Tim Moore is a teacher – both in the classroom and in his daily life

A man once said, “A teacher affects eternity; he can never tell where his influence stops.” That man must have known Tim Moore.
Born and raised near Valley Springs, Ark., Tim has known nothing but farming and ranching. His grandpa bought land in the area first, then his mom, and now Tim and his brothers have added to the family lands.
Tim and his wife Wendy own 80 acres and rent about 180. They have 160 acres in hay production. Tim cuts 14 to 15,000 rounds and 45 to 50,000 squares yearly.
Tim also custom bales for other people. Tim said, “I’ll bail it for somebody and then if they want to sell it, I’ll be the one to market it for them. We custom combine, too.” He adds, “We’ve got base customers that we sell hay to. We sell probably four or 5,000 round bales a year, and then probably 15 or 20,000 square bales.”
The family run cattle. “We run cross-bred Angus cattle,” he said. “Right now I’ve only got about 30 cows and about 50 yearlings started out.”
This isn’t Tim’s entire life, though. He also teaches agriculture at Valley Springs High School. Here’s where his ranching life and his mentoring life come together. Tim goes beyond teaching his students what they need to know in the classroom – he gives them opportunities to put their knowledge and love of the land to work out in the field – literally.
Beginning in their freshman year, Tim encourages his students to apply for youth loans through the Farmers Home Administration, an agency of the U.S. Department of Agriculture. By utilizing these loans, the students can begin their own herds. One of his former students, Linton McElroy, is now 19 years old and has a herd of 40 cattle. Former student Dalton Davis, also 19, has 120 cows. Another former student, Morgan Barnes, owns his own business. Where did they learn business skills? Tim Moore.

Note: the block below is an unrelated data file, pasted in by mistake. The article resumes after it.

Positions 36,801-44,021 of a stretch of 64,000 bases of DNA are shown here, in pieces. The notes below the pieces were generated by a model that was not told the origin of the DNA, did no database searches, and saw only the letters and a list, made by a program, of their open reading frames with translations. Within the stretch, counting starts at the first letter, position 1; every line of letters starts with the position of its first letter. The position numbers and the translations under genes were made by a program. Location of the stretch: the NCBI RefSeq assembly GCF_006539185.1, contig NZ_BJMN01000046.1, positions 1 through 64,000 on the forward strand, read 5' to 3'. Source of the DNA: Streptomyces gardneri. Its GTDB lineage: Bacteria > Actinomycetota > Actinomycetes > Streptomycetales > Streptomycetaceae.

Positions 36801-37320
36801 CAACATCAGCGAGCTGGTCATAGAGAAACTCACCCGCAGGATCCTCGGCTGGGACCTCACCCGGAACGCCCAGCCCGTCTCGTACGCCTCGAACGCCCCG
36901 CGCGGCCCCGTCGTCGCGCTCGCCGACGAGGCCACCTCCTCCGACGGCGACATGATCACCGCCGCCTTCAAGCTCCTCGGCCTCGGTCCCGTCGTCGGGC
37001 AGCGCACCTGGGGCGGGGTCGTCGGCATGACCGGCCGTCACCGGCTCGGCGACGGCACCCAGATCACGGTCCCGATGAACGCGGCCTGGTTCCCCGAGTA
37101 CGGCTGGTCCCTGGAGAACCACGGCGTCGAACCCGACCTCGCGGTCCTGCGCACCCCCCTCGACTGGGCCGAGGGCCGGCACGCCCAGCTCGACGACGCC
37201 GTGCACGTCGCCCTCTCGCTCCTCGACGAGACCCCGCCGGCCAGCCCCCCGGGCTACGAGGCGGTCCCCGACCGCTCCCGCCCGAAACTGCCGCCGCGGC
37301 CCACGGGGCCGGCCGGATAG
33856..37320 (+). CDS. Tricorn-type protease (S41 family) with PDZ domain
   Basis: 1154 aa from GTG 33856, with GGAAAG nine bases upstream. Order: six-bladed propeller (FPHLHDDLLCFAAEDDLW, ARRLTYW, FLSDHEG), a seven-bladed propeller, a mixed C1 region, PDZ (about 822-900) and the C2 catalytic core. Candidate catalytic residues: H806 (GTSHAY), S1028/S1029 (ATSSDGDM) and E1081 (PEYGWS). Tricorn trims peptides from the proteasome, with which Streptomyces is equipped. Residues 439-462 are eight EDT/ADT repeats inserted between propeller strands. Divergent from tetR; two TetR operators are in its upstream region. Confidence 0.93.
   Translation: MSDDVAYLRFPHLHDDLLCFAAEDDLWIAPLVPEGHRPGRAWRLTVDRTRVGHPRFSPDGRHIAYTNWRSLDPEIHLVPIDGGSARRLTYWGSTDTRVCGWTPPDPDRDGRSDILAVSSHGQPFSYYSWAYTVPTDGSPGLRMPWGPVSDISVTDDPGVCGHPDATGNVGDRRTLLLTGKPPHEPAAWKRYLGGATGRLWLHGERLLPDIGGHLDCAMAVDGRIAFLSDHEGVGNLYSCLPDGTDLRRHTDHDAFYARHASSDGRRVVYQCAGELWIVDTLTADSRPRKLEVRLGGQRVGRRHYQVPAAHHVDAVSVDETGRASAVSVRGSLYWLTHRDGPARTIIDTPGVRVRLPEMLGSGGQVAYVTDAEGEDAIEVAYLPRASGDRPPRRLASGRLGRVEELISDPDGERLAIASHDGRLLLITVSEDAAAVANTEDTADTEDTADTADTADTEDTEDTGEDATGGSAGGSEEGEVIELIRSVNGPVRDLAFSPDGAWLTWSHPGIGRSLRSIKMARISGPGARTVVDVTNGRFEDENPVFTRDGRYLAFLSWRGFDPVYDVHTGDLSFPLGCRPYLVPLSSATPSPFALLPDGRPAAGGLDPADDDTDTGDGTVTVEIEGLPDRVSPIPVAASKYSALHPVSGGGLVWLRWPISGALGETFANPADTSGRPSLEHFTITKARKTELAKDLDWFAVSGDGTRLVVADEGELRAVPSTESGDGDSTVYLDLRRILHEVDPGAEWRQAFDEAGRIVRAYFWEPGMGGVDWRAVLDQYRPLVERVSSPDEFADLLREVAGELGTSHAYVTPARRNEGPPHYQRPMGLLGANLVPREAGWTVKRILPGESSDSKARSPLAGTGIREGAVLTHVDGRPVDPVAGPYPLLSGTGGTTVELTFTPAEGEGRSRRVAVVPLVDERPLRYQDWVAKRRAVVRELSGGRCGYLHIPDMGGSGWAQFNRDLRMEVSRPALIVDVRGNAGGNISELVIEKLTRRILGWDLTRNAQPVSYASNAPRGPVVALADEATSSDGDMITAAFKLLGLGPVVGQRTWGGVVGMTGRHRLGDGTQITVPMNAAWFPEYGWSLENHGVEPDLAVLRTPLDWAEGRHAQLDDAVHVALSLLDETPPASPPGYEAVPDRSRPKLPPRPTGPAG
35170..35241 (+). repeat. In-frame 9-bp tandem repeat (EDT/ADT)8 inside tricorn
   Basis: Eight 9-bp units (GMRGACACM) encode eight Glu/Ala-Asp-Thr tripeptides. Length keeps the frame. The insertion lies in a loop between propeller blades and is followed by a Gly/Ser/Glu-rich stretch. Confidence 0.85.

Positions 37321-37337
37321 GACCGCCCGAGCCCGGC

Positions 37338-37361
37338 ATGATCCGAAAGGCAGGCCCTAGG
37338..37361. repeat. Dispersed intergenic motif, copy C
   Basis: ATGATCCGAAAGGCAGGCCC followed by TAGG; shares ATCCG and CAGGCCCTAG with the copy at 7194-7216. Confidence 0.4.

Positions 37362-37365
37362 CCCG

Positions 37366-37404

During the summers when Tim is baling hay, he has about 15 younger students who work with him. Tim and his crew cut and bale and the younger students buck the hay bales and load it. Tim said, “The kids are responsible for their own haul deal. I make sure that they come, I make sure that they’re there. That’s their own bookkeeping deal. They keep up with it. They invoice everybody for the haul bills. They’re responsible for it.”
Tim’s influence doesn’t stop with his students. He is also an FFA advisor at Valley Springs, a coach with Arkansas Youth Shooting Sports, a 4-H advisor at Everton-Valley Springs, he’s on the county Farm Bureau board, the county fair board and both he and Wendy are on the Arkansas State Young Farmer and Rancher committee.
Between family, students and customers, Tim and Wendy Moore are a young couple who want to affect people. They are definitely influencing farming in the Ozarks.


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